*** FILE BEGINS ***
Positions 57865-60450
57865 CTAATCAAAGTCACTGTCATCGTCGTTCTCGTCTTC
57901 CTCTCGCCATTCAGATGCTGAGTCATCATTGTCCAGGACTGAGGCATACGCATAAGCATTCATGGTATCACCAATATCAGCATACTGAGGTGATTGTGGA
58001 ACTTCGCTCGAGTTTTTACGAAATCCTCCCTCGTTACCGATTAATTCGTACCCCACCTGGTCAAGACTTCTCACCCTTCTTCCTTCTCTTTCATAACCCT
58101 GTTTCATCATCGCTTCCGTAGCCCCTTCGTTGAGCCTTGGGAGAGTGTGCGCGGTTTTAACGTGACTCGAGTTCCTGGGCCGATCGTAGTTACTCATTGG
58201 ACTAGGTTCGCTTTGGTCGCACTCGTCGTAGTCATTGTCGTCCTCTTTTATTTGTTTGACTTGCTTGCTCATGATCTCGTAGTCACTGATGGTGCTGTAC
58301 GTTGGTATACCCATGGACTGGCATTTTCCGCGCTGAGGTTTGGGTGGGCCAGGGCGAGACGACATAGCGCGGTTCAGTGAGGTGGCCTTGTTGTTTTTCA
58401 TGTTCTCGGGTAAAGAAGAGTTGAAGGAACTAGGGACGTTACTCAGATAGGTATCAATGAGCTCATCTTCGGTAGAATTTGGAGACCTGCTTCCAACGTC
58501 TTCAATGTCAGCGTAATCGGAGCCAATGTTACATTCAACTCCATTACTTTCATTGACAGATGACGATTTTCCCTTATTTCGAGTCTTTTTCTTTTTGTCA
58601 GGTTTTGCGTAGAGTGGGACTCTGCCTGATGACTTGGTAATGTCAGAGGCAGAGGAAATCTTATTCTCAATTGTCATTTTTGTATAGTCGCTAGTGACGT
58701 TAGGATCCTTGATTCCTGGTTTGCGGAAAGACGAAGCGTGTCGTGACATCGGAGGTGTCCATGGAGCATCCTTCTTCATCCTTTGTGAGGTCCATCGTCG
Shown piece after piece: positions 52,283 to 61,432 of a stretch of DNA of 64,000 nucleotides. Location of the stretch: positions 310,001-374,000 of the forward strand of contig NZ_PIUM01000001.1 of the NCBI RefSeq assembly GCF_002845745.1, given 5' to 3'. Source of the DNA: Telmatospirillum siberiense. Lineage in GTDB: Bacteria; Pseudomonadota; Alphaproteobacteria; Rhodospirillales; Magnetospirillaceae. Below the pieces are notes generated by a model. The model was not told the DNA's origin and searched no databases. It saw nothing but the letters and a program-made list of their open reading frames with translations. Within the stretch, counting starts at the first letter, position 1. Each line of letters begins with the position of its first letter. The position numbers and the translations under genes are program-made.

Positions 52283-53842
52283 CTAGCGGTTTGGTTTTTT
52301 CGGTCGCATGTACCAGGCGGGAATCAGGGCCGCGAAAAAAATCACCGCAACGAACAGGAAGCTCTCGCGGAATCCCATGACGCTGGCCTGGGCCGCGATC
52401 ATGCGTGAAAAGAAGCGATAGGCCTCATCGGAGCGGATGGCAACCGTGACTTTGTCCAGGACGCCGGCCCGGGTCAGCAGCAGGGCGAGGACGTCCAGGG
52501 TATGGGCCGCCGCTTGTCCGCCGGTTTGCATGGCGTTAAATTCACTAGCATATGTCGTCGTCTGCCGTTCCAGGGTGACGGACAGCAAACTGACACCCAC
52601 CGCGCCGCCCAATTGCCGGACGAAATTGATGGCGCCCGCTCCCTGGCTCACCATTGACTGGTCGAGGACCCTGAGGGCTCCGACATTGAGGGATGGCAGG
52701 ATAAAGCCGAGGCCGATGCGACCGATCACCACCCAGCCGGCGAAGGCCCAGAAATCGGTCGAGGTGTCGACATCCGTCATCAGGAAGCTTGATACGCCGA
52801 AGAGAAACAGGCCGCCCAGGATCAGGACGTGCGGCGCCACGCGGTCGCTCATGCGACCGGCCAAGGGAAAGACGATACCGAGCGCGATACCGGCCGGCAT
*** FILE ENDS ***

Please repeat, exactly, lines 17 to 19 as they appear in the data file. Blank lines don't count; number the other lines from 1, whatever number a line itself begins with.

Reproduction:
52501 TATGGGCCGCCGCTTGTCCGCCGGTTTGCATGGCGTTAAATTCACTAGCATATGTCGTCGTCTGCCGTTCCAGGGTGACGGACAGCAAACTGACACCCAC
52601 CGCGCCGCCCAATTGCCGGACGAAATTGATGGCGCCCGCTCCCTGGCTCACCATTGACTGGTCGAGGACCCTGAGGGCTCCGACATTGAGGGATGGCAGG
52701 ATAAAGCCGAGGCCGATGCGACCGATCACCACCCAGCCGGCGAAGGCCCAGAAATCGGTCGAGGTGTCGACATCCGTCATCAGGAAGCTTGATACGCCGA